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Sovereign Grace by Dwight L. Moody


IN Baltimore, a few years ago, we held a number of meetings for men. I am very fond of this hymn; and we used to let the choir sing the chorus over and over again, till all could sing it.

|Oh, word of words the sweetest,
Oh, word in which there lie
All promise, all fulfillment,
And end of mystery!
Lamenting or rejoicing,
With doubt or terror nigh,
I hear the 'Come!' of Jesus,
And to His cross I fly.

Come! oh, come to me!
Come! oh, come to me!
Weary heavy-laden,
Come! oh, come to Me!

O soul! why shouldst thou wander
From such a loving Friend?
Cling closer, closer to Him,
Stay with Him to the end
Alas! I am so helpless,
So very full of sin;
For I am ever wandering,
And coming back again.

Oh, each time draw me nearer,
That soon the 'Come!' may be
Nought but a gentle whisper
To one close, close to Thee;
Then, over sea and mountain,
Far from, or near, my home,
I'll take Thy hand and follow,
At that sweet whisper, 'Come!'|

There was a man in one of the meetings who had been brought there against his will; he had come through some personal influence brought to bear upon him. When he got to the meeting, they were singing the chorus of this hymn --

|Come! come! come!|

He said afterwards he thought he never saw so many fools together in his life before. The idea of a number of men standing there singing, |Come! come! come!| When he started home he could not get this little word out of his head; it kept coming back all the time. He went into a saloon, and ordered some whiskey, thinking to drown it. But he could not; it still kept coming back. He went into another saloon, and drank some more whiskey; but the words kept ringing in his ears: |Come! come! come!| He said to himself, |What a fool I am for allowing myself to be troubled in this way!| He went to a third saloon; had another glass, and finally got home.

He went off to bed, but could not sleep; it seemed as if the very pillow kept whispering the word, |Come! Come!| He began to be angry with himself: |What a fool I was for ever going to that meeting at all!| When he got up he took the little hymn book, found the hymn, and read it over. |What nonsense!| he said to himself; |the idea of a rational man being disturbed by that hymn.| He set fire to the hymn book; but he could not burn up the little word |Come!| |Heaven and earth shall pass away: but My word shall not pass away.|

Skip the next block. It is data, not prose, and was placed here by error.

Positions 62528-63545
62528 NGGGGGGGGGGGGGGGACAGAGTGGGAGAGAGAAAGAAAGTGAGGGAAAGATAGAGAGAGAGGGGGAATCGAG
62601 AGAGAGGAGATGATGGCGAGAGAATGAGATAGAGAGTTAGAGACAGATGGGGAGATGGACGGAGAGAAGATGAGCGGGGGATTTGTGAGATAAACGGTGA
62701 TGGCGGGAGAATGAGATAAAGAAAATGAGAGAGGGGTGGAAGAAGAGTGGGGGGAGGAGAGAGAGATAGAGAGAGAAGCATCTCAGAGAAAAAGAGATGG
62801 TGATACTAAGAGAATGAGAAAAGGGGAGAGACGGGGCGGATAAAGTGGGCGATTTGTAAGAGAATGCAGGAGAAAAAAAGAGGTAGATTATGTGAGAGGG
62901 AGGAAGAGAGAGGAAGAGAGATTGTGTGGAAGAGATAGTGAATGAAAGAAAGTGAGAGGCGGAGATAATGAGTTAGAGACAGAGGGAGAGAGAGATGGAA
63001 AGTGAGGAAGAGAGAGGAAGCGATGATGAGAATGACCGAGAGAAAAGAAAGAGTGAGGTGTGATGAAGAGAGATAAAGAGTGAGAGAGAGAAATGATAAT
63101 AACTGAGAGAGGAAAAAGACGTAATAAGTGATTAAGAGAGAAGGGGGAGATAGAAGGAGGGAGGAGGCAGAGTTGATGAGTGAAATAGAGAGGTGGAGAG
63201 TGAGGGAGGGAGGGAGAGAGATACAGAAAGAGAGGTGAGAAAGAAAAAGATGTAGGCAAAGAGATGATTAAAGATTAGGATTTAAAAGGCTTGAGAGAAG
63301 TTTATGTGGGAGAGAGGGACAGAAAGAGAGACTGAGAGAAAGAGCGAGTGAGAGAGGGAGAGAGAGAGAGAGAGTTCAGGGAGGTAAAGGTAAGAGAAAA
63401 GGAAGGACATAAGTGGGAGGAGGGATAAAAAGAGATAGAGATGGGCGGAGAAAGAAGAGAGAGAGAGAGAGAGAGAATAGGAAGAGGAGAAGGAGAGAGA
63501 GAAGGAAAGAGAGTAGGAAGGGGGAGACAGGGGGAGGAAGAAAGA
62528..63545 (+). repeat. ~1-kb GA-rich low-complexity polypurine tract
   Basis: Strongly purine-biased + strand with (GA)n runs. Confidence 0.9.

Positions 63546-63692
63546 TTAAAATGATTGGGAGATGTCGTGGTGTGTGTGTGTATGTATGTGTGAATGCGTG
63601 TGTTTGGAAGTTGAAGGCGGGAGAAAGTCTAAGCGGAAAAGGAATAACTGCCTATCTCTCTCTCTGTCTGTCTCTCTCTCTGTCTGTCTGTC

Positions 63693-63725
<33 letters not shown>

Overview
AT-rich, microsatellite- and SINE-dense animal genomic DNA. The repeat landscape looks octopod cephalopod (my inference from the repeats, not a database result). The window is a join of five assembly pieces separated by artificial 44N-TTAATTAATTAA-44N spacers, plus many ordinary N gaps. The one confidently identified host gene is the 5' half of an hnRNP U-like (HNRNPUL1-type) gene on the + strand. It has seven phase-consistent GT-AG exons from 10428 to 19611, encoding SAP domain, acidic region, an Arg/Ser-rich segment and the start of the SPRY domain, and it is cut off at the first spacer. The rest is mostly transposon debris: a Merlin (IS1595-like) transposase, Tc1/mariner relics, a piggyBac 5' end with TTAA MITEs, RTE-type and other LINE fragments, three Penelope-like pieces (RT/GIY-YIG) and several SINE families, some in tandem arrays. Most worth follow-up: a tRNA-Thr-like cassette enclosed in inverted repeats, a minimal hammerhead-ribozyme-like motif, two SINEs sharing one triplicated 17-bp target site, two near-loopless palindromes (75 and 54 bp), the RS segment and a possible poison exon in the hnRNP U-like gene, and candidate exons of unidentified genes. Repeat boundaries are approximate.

He declared he would never go to another of the meetings; but the next night he came again. When he got there, strange to say, they were singing the same hymn. |There is that miserable old hymn again,| he said; |what a fool I am for coming!| I tell you, when the Spirit of God lays hold of a man, he does a good many things he did not intend to do. To make a long story short, that man rose in a meeting of young converts, and told the story that I have now told you. Pulling out the little hymn book for he had bought another copy and opening it at this hymn, he said: |I think this hymn is the sweetest and the best in the English language. God blessed it to the saving of my soul.| And yet this was the very hymn he had despised.

I want to take up this little word |Come!| Sometimes people forget the text of a sermon; but this text will be short enough for any one to remember. Let me ring out a chime of Gospel bells, every one of which says, |Come!| The first bell I will ring is,


|Incline your ear, and come unto me; hear, and your soul shall live; and I will make an everlasting covenant with you, even the sure mercies of David.| |Incline your ear,| God says. You have sometimes seen a man who is a little deaf, and cannot catch every word, put his hand up to his ear and lean forward. I have seen a man sometimes put up both hands to his ears, as if he were determined to catch every word. I like to see that. This is the figure that the prophet uses when he says on God's behalf, |Incline your ear.|

Man lost spiritual life and communion with his Maker by listening to the voice of the tempter, instead of the voice of God. We get life again by listening to the voice of God. The Word of God gives life. |The words that I speak unto you,| says Christ, |they are spirit, and they are life.| So, what people need is -- to incline their ear, and hear. It is a great thing when the Gospel preacher gets the ear of a congregation -- I mean the inner ear. For a man has not only two ears in his head; he has also what we may call the outer ear, and the inner ear -- the ear of the soul. You may speak to the outward ear, and not reach the ear of the soul at all. Many in these days are like the |foolish people| to whom the prophet Jeremiah spoke: |Which have eyes, and see not; which have ears, and hear not.| There are many in every congregation whose attention I am not able to secure for five minutes together. Almost any little thing will divert their minds. We need to give heed to the words of the Lord: |He that hath ears to hear, let him hear.|